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kdn



198 posts

Master Geek


# 38397 28-Jul-2009 20:02
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Hey Guys,

I have a UPS that I want to hook up, it requires a 16 AMP input which i dont have, however before it came into my possesion it was running of a standard 10amp supply.

I bought the cable below, but found out that the grounding plate on the 2 pin connector is much bigger than a normal socket and won't fit into the wall plate. I am planning on cutting off that end and attaching a standard 10AMP plug.

Anywho, question is really, since i am only running the UPS at quarter load I shouldnt blow my fuse by running it off a 10amp circuit should I? and is attaching a standard plug going to cause me any issues with the amount of load getting pulled from the device?
Flamer

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3022 posts

Uber Geek


  # 239932 28-Jul-2009 21:00
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kdn: Hey Guys,

I have a UPS that I want to hook up, it requires a 16 AMP input which i dont have, however before it came into my possesion it was running of a standard 10amp supply.

I bought the cable below, but found out that the grounding plate on the 2 pin connector???? is much bigger than a normal socket and won't fit into the wall plate. I am planning on cutting off that end and attaching a standard 10AMP plug.

Anywho, question is really, since i am only running the UPS at quarter load I shouldnt blow my fuse by running it off a 10amp circuit should I? and is attaching a standard plug going to cause me any issues with the amount of load getting pulled from the device?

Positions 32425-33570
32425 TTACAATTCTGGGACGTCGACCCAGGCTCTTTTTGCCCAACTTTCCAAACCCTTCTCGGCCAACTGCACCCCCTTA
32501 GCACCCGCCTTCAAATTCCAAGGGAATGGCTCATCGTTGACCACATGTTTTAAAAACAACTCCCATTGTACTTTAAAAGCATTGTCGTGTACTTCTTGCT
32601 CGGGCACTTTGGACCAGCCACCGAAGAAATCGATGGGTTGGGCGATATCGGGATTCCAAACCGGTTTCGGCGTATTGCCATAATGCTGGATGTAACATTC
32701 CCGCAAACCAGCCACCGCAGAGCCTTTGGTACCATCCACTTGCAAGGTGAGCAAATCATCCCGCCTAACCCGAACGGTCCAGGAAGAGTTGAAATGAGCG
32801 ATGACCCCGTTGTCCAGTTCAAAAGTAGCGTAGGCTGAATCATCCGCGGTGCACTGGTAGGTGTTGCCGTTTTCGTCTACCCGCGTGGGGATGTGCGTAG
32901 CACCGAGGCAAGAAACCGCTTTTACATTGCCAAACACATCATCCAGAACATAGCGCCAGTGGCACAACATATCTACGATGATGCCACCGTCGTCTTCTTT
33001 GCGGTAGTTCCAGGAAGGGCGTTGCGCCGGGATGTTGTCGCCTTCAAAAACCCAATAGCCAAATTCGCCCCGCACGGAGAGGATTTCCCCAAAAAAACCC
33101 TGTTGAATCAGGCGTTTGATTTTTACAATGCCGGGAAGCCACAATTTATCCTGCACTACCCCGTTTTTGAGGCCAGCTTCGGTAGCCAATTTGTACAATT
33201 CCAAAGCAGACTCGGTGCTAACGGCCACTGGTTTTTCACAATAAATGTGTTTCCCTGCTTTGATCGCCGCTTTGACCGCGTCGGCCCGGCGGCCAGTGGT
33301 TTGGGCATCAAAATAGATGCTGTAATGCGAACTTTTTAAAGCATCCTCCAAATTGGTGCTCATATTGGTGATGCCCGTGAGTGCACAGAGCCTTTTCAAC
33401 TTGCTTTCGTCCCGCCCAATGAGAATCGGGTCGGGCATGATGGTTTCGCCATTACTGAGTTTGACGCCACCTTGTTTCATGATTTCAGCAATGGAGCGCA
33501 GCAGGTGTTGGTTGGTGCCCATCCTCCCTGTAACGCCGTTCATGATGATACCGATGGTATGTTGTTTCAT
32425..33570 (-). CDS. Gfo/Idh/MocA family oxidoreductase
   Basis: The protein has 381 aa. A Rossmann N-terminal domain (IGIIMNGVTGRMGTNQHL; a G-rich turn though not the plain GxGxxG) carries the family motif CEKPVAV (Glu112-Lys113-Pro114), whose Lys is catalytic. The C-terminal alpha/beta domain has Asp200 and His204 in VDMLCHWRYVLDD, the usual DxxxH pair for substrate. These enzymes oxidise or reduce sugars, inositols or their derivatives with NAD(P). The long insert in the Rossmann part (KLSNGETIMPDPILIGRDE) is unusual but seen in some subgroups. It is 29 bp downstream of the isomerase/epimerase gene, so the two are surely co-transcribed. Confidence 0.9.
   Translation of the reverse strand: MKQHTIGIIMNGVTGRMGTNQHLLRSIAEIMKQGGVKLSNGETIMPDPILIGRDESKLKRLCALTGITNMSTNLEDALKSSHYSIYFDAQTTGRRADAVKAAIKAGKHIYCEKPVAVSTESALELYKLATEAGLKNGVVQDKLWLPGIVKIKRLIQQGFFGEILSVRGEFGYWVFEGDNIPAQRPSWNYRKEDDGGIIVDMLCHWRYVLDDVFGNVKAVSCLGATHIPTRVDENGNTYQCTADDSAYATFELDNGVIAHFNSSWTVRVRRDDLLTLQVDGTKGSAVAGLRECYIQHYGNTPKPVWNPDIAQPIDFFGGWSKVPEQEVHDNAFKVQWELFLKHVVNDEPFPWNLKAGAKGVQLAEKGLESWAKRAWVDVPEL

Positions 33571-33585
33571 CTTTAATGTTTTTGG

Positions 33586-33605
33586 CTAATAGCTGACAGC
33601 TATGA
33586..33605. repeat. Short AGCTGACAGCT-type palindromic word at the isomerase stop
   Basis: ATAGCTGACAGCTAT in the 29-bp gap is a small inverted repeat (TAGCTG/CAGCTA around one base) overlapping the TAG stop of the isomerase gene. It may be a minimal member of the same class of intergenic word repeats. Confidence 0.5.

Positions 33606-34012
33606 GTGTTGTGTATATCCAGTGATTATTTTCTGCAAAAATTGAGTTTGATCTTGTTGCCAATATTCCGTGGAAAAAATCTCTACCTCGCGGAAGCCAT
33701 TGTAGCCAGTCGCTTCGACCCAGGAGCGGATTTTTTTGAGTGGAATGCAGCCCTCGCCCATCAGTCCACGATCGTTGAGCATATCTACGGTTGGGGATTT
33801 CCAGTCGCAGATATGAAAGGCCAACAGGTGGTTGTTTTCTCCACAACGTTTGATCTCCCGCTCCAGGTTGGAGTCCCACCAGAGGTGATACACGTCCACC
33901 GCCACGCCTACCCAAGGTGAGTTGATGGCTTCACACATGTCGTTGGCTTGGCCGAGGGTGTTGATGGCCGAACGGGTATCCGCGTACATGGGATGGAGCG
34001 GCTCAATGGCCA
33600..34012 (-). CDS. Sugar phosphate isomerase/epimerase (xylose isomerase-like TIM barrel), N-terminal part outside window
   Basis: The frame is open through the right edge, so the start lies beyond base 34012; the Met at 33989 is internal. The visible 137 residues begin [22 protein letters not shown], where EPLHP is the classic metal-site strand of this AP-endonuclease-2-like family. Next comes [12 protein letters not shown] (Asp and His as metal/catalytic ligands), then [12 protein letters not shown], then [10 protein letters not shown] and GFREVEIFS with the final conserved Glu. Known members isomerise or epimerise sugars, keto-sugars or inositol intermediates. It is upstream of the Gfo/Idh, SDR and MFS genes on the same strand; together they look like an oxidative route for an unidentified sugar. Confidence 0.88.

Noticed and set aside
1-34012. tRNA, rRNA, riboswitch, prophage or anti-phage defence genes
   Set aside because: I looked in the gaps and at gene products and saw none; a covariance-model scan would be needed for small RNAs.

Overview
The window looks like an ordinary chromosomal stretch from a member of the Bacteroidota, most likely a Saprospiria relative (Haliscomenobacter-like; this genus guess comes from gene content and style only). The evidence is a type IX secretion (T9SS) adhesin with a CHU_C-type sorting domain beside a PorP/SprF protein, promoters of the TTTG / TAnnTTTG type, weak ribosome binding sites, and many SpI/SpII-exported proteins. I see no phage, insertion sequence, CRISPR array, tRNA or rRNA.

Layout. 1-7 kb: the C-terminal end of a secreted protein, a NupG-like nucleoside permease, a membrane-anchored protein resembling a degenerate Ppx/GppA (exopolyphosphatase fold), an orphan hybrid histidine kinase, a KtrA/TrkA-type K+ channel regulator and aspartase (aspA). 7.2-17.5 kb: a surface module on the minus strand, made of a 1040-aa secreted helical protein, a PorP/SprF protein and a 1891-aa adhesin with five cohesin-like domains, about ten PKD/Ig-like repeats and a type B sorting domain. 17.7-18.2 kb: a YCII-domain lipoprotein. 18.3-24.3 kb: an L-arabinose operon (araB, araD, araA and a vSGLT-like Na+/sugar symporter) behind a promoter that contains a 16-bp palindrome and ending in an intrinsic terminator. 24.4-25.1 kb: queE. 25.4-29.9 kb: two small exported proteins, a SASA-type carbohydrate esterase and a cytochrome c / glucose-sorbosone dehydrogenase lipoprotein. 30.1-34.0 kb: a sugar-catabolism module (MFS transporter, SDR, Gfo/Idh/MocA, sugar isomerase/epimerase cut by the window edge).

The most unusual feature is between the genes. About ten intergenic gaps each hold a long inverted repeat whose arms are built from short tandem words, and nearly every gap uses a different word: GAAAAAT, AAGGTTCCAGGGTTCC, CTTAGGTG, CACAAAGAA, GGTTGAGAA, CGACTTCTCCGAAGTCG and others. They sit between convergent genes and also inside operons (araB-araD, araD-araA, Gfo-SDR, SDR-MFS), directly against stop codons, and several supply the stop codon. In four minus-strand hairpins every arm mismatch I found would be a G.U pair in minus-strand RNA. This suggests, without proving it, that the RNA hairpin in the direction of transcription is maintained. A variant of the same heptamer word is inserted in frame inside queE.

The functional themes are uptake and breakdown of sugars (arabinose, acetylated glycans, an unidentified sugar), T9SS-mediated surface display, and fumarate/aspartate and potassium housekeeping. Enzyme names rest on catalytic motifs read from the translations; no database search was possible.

Flamer


You should really change the wall plate, flat pin will be 15 amp. The circuit fuse protects the cable and is unlikely to be only 10 amp. The following advice was for a related subject but still valid

"This may require you to change your single phase power point to a  15 amp socket. Most 10 amp sockets have large enough cable wiring so generally just a socket change is all that is required. Consult your electrician for details."


kdn



198 posts

Master Geek


  # 239947 28-Jul-2009 21:23
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Bung:
kdn: Hey Guys,

I have a UPS that I want to hook up, it requires a 16 AMP input which i dont have, however before it came into my possesion it was running of a standard 10amp supply.

I bought the cable below, but found out that the grounding plate on the 2 pin connector???? is much bigger than a normal socket and won't fit into the wall plate. I am planning on cutting off that end and attaching a standard 10AMP plug.

Anywho, question is really, since i am only running the UPS at quarter load I shouldnt blow my fuse by running it off a 10amp circuit should I? and is attaching a standard plug going to cause me any issues with the amount of load getting pulled from the device?
Flamer


You should really change the wall plate, flat pin will be 15 amp. The circuit fuse protects the cable and is unlikely to be only 10 amp. The following advice was for a related subject but still valid

"This may require you to change your single phase power point to a  15 amp socket. Most 10 amp sockets have large enough cable wiring so generally just a socket change is all that is required. Consult your electrician for details."



Hmm interesting, well I guess that is good news if its just a wallplate change, only reason i am not doing a proper job is because im only renting and only have a few months left here anyway.